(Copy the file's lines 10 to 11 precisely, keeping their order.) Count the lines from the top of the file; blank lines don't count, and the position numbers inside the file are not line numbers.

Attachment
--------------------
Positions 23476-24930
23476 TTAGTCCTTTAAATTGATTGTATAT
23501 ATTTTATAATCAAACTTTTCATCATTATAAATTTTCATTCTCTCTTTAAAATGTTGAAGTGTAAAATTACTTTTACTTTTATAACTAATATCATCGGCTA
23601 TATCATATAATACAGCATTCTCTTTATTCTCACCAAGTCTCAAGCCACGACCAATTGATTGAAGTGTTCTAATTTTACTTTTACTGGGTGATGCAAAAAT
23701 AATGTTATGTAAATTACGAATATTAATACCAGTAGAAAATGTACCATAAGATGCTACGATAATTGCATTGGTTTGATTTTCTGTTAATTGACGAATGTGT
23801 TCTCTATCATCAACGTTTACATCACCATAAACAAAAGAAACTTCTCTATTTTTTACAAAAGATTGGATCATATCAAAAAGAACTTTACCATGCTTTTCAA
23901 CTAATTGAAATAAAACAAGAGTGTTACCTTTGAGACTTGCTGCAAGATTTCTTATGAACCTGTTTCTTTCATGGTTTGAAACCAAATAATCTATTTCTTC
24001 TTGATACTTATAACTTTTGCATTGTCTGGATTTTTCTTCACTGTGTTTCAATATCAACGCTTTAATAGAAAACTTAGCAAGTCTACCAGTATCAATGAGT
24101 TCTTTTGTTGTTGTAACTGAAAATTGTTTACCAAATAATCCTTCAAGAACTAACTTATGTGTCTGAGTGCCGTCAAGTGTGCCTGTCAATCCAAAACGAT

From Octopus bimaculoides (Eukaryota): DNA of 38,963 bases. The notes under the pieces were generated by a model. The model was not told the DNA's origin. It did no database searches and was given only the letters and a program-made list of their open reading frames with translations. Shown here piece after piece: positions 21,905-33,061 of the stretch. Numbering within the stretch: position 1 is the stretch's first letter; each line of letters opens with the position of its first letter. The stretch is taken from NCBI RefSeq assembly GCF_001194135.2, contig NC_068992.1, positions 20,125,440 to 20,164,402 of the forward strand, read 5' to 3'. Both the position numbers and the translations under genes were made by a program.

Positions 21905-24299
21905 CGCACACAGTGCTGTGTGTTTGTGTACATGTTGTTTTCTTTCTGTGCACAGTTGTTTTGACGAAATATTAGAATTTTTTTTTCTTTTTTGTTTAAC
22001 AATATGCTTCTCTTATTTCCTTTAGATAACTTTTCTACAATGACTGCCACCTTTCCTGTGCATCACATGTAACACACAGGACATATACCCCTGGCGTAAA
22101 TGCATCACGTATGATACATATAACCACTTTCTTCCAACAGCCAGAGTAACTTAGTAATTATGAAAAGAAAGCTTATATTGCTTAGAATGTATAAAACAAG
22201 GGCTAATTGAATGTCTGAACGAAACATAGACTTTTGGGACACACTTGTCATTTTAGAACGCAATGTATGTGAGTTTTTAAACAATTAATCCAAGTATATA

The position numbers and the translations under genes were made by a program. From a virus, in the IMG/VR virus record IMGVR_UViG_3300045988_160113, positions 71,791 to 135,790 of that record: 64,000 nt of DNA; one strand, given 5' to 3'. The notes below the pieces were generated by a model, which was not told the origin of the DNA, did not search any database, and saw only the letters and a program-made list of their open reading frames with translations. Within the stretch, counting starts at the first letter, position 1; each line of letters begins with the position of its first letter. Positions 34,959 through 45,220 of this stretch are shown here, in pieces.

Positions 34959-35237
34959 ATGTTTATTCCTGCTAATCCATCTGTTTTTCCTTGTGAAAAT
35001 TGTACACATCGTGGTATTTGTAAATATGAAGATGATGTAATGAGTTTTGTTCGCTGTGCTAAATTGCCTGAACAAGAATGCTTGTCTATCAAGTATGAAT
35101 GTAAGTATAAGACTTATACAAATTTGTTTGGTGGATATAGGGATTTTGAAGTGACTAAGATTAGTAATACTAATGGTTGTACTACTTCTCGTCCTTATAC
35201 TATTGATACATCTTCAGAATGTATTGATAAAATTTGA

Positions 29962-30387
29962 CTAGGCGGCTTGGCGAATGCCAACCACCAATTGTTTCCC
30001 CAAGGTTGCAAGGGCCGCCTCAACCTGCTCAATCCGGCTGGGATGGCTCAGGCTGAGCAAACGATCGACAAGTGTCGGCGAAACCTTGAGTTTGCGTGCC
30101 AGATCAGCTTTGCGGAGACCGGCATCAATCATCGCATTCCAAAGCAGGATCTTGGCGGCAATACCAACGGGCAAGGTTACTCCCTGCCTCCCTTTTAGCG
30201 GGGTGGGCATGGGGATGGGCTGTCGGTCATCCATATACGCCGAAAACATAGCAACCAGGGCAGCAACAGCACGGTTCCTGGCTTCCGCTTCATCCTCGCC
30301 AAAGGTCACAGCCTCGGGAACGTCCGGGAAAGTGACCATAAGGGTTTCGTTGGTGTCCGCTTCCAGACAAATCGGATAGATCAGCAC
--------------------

From Octopus bimaculoides (Eukaryota): DNA of 38,963 bases. The notes under the pieces were generated by a model. The model was not told the DNA's origin. It did no database searches and was given only the letters and a program-made list of their open reading frames with translations. Shown here piece after piece: positions 21,905-33,061 of the stretch. Numbering within the stretch: position 1 is the stretch's first letter; each line of letters opens with the position of its first letter. The stretch is taken from NCBI RefSeq assembly GCF_001194135.2, contig NC_068992.1, positions 20,125,440 to 20,164,402 of the forward strand, read 5' to 3'. Both the position numbers and the translations under genes were made by a program.

Positions 21905-24299